It took twenty seasons of American League baseball for the Cleveland Indians to capture their first pennant; a 98-56 record was sufficient to lead the second-place White Sox by two games and propel the club to its first World Series, against Wilbert Robinson’s Brooklyn Robins. The club’s regular season success was marred by the death of shortstop Ray Chapman, beaned in an August 16 game against the Yankees. After the incident, the club dropped as far back in the standings as 3 1/2 games before rallying to a 25-9 record over the season’s final month.
In his first full season as Indians manager, Tris Speaker had acclimated to Cleveland quite nicely after a nine-year career in Boston. During his first full season in the Indians’ outfield, Speaker posted a career-high .386 batting average with a league-leading 211 hits and 41 doubles. In 1920, he bested his career-high batting average by hitting an astounding .388, but it was his leadership that vaulted the ballclub out of its post-Chapman doldrums. Coupled with the late-September indictment of eight White Sox players accused of throwing the 1919 World Series and the path was paved for Cleveland to reach its first-ever World Series.
Playing a best of nine Series, the highly-motivated Cleveland ballclub entered Game 7 ahead, four games to two. The team had already accomplished two milestones in Game 5, posting the only unassisted triple play in World Series history (executed by Bill Wambsganss) as well as the first grand slam in World Series history (courtesy of Elmer Smith). The October 12 game featured two eventual Hall of Fame pitchers in Stan Coveleski and Burleigh Grimes pitted against one another at Cleveland’s home park, Dunn Field. While the game proved to be a pitcher’s duel, the Indians scored one run in each of the 4th, 5th and 7th innings, including a long RBI triple by Tris Speaker in the 5th.
Upon recording the game’s final out (a groundout to short), Cleveland fans and players alike began a frenzied celebration. Manager Speaker initially raced into the owner’s box, where his mother sat, watching the game. He kissed his mother and said a few words to fans and reporters nearby. Meanwhile, 15,000 fans stormed the field, celebrating alongside the players. Speaker, who required a police escort to bring him back to the field, signed autographs and celebrated long after the game’s conclusion.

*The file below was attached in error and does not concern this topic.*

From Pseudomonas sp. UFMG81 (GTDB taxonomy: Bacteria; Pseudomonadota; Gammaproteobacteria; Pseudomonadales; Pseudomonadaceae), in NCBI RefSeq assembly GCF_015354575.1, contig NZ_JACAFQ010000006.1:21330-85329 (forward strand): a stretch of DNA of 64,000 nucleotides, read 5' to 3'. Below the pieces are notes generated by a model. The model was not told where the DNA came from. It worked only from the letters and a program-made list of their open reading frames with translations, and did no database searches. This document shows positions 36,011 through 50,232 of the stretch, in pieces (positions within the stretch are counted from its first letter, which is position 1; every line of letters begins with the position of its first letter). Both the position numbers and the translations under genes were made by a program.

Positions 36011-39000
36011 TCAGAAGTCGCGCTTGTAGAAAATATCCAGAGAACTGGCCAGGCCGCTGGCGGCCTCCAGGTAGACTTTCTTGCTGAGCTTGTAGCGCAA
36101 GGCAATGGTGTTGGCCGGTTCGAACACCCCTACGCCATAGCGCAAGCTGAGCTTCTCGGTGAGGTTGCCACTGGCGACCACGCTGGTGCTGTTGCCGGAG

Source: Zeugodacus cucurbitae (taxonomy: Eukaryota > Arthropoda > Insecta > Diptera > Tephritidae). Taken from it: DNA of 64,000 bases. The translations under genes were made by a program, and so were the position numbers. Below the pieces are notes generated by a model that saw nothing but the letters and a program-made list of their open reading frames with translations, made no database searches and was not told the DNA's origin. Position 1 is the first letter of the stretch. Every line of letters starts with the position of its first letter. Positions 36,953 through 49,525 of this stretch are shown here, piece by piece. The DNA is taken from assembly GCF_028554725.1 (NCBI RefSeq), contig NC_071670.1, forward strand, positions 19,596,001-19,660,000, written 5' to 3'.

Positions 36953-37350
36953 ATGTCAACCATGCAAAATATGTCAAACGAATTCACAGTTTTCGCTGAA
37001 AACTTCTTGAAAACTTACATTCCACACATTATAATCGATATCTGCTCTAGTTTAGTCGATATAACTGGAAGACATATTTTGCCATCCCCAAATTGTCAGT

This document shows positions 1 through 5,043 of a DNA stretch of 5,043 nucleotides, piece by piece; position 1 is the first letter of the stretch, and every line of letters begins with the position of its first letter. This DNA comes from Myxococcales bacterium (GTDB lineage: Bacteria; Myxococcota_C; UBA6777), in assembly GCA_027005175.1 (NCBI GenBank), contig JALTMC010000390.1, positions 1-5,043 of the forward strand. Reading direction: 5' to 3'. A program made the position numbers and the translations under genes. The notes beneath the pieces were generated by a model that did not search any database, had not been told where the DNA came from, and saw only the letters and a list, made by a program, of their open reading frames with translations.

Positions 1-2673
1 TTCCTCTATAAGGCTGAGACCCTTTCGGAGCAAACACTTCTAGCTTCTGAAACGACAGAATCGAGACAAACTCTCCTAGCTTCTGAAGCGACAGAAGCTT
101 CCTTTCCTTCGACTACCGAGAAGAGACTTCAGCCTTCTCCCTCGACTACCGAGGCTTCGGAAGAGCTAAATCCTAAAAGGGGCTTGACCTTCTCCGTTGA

During the game, a young Ohio boy named Ken Robenstine sat just behind the Cleveland bench, watching his home team clinch the Championship. Seated near or behind Speaker for the entire game, Robenstine participated in the postgame celebration, during which the Cleveland manager handed the young boy the most treasured of gifts: his baseball bat.
Robenstine kept the bat in his possession for more than 70 years, during which time he became a repairman and collector of vintage garden tractors. It was in this capacity that he met our consignor, a fellow collector of tractors (and relative of another Hall of Famer, “Sunny Jim” Bottomley). As the two collectors became friendly, Robenstine eventually told our consignor the story of that memorable game, giving him the bat as a gift. Our consignor has kept the bat ever since.
The bat is a lovely Louivsille Slugger “250” finish model, manufactured between 1919 and 1922. It’s a club, measuring 35.75 inches in length and weighing in at 42.2 ounces. Bats with the 250 finish were considered among the finest offered by Louisville Slugger.The uncracked bat exhibits signs of use including stitch impressions on the left and back barrel as well as cleat impressions on the upper barrel. This, as well as the oral and written history provided by our consignor, has resulted in a grade of PSA/DNA GU 8.
When the bat was provided to us, there was some checking on the reverse barrel, as well as some overall dryness to the finish, for which we enlisted the services of a professional restorer. While we consider this restoration to be immaterial, it is our policy to disclose any restoration performed on items we offer.
While it should be noted that there is no scientific way of unequivocally proving the bat was used by Speaker in Game 7 of the 1920 World Series, the oral history from our consignor is, according to PSA, “consistent and is an honest recollection of the events surrounding its acquisition and subsequent possession by the named owners.” It is important to note that the bat, while certainly exhibiting signs of use and clearly ordered and owned by Speaker, may or may not have actually been used in Game 7. Speaker may certainly have had multiple bats at the game.
For our own part, we conducted our own research into the consignor’s oral history and discovered remarkable consistencies with recorded facts. A Kenneth Robenstine was an Ohio resident in 1920 and later attended Kent State University. His own physical description of his appearance was consistent with yearbook photographs we discovered (i.e. he stated he had a “head shaped like a peanut”), and Robenstine’s passing in 1999 is consistent with the recollection of our consignor.
Tris Speaker was one of the game’s greatest hitters, ranking fifth on the all time list with a .345 lifetime batting average. His 3,514 lifetime hits also ranks fifth, and his 792 lifetime doubles ranks #1 all time. Among players of his era, his bats are very difficult to find, and are also quite desirable. This example carries a tremendous story and outstanding provenance; a newly-discovered example dating back to the Cleveland Indians’ first-ever World Championship and one of the franchise’s most memorable stories.